Regardless of its actual influence — which, I should be clear, seems substantial in market-share terms, and bad! — RealPage has an obvious interest in taking all the credit for rising rent prices. It helps their business. When RealPage exec Andrew Bowen goes on stage at a tech conference and says something like “I think it’s driving [the rent increases]. As a property manager, very few of us would be willing to actually raise rents double digits within a single month by doing it manually,” he is flattering both the company and its landlord clients: see, our software is an amazing breakthrough that you should give us money for, because we know you’d never ever ever want to jack up people’s rent otherwise, right?
(Check out the Corporate Memphis here! I’m reminded of CARI’s description of it : “scenes depicting idyllic millennial living spaces and collaborative activities, cynically friendly corporate posturing.”)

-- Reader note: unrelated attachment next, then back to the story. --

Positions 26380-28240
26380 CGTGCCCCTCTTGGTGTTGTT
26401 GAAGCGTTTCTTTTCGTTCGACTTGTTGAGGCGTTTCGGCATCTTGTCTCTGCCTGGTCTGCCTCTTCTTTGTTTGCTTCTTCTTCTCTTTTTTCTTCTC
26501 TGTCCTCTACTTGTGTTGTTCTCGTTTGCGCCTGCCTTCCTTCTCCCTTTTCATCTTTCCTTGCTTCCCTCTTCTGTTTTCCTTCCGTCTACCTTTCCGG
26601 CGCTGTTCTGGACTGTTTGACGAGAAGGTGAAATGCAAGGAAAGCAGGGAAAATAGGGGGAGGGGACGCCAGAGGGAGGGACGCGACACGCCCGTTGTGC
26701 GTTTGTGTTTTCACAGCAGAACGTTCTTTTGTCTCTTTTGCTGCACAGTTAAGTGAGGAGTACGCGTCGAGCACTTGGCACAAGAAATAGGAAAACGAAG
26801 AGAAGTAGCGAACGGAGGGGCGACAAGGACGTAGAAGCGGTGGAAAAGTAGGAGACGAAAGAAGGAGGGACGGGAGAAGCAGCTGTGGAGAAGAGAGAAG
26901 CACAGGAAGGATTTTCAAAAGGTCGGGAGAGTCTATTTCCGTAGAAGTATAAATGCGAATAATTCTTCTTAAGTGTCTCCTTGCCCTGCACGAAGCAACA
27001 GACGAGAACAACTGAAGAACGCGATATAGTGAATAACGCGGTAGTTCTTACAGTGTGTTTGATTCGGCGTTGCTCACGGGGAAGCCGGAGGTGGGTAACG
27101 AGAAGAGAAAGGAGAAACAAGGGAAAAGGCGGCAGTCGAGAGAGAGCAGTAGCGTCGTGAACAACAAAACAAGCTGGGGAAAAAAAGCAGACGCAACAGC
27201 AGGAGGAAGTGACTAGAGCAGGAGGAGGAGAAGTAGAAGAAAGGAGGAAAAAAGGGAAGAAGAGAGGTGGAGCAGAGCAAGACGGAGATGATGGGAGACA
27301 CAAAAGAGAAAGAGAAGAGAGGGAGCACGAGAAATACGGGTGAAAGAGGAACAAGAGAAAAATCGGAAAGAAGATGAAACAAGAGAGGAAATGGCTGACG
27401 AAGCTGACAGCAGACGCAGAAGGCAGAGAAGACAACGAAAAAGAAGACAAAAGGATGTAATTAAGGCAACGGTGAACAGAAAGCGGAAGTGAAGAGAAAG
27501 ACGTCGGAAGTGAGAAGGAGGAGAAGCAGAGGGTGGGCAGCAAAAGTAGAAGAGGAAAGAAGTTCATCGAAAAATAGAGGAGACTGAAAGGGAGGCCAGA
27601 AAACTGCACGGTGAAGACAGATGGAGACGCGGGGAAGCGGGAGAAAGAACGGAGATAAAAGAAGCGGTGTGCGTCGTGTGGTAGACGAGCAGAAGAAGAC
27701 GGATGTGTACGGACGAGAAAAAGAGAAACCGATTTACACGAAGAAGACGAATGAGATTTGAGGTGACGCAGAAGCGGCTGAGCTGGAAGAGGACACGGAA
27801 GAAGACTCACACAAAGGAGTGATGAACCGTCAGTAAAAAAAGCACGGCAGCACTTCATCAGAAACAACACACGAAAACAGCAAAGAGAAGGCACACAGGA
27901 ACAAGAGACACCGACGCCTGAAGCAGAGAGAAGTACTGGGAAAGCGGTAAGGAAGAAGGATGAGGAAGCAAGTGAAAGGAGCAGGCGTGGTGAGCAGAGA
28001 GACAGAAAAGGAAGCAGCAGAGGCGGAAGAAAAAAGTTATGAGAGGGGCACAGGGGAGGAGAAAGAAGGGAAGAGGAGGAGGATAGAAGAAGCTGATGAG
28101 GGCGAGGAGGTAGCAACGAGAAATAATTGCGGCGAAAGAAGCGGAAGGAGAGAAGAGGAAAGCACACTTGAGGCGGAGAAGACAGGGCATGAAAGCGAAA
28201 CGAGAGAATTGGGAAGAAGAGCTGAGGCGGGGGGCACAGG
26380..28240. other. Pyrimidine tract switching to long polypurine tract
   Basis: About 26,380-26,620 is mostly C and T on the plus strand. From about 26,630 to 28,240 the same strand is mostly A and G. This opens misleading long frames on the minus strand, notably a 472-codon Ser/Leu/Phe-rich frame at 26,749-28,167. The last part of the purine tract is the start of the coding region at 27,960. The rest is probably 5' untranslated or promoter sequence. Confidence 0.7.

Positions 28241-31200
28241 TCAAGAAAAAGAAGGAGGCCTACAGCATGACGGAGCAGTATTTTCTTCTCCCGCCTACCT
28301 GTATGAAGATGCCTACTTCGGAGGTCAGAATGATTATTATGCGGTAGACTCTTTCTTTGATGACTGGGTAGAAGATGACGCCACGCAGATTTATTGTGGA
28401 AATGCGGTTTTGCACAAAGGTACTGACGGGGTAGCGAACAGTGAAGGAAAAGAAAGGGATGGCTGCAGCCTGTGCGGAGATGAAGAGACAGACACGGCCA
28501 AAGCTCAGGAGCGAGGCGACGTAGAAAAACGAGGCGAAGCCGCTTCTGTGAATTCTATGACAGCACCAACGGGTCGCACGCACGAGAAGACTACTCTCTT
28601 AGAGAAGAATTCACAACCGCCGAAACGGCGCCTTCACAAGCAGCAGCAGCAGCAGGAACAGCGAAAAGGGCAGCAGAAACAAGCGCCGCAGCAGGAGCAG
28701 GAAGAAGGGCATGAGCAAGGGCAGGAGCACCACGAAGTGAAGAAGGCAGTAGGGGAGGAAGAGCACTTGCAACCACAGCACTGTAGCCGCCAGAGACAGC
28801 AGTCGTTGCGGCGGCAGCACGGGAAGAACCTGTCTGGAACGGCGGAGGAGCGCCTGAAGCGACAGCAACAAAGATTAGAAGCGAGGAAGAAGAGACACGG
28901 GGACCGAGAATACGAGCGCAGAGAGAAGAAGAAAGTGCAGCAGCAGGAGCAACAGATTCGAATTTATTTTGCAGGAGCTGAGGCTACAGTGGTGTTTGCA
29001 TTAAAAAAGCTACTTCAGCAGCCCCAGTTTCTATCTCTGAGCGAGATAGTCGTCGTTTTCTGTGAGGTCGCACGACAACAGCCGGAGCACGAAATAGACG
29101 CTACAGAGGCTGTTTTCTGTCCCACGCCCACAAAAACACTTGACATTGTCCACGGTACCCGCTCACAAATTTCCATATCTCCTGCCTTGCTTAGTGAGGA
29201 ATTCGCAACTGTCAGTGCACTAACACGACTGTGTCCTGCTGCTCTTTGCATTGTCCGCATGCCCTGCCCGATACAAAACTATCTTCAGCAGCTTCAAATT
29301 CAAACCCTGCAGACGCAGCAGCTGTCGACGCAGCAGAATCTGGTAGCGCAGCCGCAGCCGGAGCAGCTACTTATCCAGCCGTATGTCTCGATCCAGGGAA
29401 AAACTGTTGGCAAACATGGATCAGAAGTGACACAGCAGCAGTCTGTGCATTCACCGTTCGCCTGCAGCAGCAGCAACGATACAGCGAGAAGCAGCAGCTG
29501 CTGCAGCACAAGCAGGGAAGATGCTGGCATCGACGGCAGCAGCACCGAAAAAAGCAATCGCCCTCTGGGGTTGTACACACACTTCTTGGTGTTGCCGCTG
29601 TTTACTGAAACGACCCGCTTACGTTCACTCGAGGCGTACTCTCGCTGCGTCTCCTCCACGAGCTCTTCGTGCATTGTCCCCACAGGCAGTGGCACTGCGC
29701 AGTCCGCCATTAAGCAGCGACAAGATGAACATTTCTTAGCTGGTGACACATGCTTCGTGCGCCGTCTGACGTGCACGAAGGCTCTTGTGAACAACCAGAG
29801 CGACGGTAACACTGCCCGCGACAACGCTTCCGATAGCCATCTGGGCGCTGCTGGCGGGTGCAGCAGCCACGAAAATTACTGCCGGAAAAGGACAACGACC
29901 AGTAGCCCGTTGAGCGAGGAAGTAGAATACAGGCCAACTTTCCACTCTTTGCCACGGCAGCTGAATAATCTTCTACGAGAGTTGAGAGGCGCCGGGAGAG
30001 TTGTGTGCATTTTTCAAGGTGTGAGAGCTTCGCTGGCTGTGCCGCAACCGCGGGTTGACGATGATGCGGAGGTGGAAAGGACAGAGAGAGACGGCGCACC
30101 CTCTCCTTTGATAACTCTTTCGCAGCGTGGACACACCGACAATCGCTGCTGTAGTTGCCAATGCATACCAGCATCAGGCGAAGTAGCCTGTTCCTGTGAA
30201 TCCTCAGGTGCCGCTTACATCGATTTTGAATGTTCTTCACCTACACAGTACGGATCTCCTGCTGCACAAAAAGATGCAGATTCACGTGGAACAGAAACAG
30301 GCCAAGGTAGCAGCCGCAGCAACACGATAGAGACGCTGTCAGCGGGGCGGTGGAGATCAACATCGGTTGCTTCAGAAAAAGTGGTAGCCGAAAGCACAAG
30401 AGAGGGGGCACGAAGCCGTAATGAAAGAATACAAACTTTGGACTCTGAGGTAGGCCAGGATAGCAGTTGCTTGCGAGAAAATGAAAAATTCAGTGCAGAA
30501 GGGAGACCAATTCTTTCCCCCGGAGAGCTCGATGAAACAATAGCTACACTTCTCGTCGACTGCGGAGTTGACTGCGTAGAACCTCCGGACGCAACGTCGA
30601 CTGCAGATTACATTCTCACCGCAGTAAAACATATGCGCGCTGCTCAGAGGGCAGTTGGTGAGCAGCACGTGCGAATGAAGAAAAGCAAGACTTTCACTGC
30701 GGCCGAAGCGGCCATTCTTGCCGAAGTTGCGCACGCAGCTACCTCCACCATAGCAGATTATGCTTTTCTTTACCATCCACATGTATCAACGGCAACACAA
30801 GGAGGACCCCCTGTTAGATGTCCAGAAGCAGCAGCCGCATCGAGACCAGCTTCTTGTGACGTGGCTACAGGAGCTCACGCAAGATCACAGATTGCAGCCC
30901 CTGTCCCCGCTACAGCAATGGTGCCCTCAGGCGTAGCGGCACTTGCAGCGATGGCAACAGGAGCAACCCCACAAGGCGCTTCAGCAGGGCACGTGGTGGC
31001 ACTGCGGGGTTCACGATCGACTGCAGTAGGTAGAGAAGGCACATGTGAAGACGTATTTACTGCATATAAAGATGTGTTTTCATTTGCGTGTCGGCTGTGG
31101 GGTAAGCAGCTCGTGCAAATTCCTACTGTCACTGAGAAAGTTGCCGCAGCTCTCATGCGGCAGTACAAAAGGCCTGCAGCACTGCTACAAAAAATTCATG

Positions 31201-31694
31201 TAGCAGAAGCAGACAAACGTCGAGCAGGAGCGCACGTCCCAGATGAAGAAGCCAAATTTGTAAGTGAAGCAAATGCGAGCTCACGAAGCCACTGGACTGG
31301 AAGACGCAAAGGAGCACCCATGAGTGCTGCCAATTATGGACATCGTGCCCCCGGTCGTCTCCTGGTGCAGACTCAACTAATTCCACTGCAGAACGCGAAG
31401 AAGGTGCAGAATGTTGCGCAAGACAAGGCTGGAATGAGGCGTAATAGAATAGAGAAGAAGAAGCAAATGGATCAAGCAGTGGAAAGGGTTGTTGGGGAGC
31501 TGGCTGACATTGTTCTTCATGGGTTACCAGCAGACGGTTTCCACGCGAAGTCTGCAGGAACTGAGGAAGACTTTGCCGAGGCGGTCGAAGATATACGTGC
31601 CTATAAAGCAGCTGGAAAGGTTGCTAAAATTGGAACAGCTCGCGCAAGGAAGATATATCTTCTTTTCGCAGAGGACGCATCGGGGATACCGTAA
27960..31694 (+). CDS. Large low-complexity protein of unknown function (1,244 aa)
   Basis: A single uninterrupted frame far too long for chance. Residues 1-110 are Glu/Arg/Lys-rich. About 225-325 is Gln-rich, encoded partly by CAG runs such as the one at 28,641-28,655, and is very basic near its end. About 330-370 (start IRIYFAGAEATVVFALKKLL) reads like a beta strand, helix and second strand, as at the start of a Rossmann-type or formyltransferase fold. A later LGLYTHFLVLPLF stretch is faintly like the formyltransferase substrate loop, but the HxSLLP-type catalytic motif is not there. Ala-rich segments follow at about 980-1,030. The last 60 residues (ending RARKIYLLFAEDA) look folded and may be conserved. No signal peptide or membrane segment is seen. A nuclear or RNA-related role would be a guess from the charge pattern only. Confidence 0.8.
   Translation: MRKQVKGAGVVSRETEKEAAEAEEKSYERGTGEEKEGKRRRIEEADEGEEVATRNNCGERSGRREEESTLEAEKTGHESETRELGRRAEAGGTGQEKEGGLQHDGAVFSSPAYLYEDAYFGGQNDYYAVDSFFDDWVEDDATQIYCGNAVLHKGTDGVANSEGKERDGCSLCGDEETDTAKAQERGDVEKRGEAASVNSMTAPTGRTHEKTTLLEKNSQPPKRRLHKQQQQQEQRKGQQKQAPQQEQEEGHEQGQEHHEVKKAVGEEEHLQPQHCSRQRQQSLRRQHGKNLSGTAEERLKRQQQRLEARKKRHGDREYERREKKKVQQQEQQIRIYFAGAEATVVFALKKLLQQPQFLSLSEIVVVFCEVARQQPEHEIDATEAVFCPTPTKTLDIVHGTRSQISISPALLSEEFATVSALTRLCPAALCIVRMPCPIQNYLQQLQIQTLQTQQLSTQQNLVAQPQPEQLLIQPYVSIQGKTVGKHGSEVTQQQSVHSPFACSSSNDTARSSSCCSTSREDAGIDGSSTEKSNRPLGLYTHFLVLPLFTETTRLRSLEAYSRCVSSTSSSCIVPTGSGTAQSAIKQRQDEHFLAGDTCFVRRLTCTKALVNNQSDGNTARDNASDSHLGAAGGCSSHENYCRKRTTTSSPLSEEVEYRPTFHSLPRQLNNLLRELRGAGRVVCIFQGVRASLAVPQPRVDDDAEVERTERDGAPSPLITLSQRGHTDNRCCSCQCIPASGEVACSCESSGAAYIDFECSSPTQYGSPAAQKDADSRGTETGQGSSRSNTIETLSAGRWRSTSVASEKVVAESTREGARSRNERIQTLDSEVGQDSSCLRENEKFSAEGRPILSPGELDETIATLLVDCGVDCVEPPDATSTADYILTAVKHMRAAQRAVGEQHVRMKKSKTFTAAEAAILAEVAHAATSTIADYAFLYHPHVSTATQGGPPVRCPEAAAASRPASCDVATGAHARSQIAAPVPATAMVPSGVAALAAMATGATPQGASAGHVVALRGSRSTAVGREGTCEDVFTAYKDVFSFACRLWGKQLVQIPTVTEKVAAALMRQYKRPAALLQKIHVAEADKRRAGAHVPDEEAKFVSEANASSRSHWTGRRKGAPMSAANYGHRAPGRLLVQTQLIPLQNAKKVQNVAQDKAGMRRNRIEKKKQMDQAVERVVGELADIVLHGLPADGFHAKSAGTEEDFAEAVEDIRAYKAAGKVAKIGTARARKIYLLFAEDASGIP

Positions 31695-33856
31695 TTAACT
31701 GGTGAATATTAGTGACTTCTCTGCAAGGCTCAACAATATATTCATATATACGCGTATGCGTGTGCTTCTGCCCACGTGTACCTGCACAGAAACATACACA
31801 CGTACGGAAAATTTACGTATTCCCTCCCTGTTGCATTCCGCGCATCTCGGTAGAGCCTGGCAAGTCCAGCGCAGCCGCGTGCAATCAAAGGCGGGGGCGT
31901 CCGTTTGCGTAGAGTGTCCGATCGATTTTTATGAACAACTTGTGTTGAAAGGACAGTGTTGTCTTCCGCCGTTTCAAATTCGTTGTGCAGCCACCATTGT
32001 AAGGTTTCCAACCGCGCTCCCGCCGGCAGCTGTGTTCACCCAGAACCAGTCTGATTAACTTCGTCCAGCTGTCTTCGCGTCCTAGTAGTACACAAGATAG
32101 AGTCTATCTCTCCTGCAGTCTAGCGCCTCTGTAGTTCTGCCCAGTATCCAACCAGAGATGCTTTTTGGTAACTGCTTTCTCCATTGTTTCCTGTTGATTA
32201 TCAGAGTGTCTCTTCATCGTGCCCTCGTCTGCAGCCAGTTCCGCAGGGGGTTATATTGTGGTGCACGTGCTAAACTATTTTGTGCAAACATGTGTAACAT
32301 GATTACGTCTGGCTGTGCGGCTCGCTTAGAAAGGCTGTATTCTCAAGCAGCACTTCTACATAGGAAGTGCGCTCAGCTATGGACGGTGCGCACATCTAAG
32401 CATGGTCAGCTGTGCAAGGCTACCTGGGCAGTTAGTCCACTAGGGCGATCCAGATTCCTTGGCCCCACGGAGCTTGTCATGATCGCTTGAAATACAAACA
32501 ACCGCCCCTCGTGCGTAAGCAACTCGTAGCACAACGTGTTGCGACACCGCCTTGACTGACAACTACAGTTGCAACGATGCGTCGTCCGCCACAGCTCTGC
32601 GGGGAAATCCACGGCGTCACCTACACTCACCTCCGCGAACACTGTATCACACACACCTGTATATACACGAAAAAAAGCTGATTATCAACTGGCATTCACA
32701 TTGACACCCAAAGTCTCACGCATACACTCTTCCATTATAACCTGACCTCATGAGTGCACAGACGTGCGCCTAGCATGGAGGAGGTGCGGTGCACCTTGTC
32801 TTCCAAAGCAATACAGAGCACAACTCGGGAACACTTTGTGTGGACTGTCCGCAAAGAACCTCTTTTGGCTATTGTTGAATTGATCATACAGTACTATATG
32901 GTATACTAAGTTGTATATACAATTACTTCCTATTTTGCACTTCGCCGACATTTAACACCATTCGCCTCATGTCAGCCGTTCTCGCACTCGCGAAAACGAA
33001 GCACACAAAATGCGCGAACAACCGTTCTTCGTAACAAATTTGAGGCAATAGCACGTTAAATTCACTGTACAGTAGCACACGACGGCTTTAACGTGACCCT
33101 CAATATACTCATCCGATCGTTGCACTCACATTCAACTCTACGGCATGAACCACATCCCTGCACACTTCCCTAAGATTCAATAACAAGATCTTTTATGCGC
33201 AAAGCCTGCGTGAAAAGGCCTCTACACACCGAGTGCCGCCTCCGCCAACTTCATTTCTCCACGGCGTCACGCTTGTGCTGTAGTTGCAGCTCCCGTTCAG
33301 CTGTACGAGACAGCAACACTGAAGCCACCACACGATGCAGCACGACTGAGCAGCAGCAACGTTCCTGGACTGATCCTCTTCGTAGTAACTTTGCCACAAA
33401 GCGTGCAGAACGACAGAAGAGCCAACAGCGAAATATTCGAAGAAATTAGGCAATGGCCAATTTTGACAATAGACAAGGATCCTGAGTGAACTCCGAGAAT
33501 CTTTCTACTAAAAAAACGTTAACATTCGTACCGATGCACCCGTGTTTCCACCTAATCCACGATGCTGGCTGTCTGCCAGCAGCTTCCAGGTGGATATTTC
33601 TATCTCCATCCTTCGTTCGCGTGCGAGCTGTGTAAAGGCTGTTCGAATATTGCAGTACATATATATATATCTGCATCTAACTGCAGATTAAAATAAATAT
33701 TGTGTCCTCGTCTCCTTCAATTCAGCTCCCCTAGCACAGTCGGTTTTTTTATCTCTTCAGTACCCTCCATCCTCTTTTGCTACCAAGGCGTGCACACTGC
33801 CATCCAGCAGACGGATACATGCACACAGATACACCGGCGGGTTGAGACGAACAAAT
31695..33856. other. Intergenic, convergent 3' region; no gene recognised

The Oracle of it all
For that matter, how does RealPage’s software actually work? The ProPublica article is not specific, because getting the answer is hard by design. RealPage makes enterprise SaaS software. You can’t just go buy an app and check it out — you have to contact their sales team, and then presumably prove that you are an actual landlord and not someone doing Internet journalism. Luckily, the ProPublica piece does include a copy of one of the California class-action complaints. A lot of what’s in the complaint simply repeats the existing reporting. But there are nuggets like this:
Specifically, every morning, RealPage provides participating Lessors with recommended price levels. Lessors typically must communicate to a RealPage “Pricing Advisor” that they have “accept[ed]” or “confirm[ed] the “approved pricing” within a specified time frame. If Lessors wish to diverge from the “approved pricing” they must submit reasoning for doing so and await approval. RealPage encourages participating Lessors to have daily calls between the Lessors’ employees with pricing responsibility and the RealPage Pricing Advisor.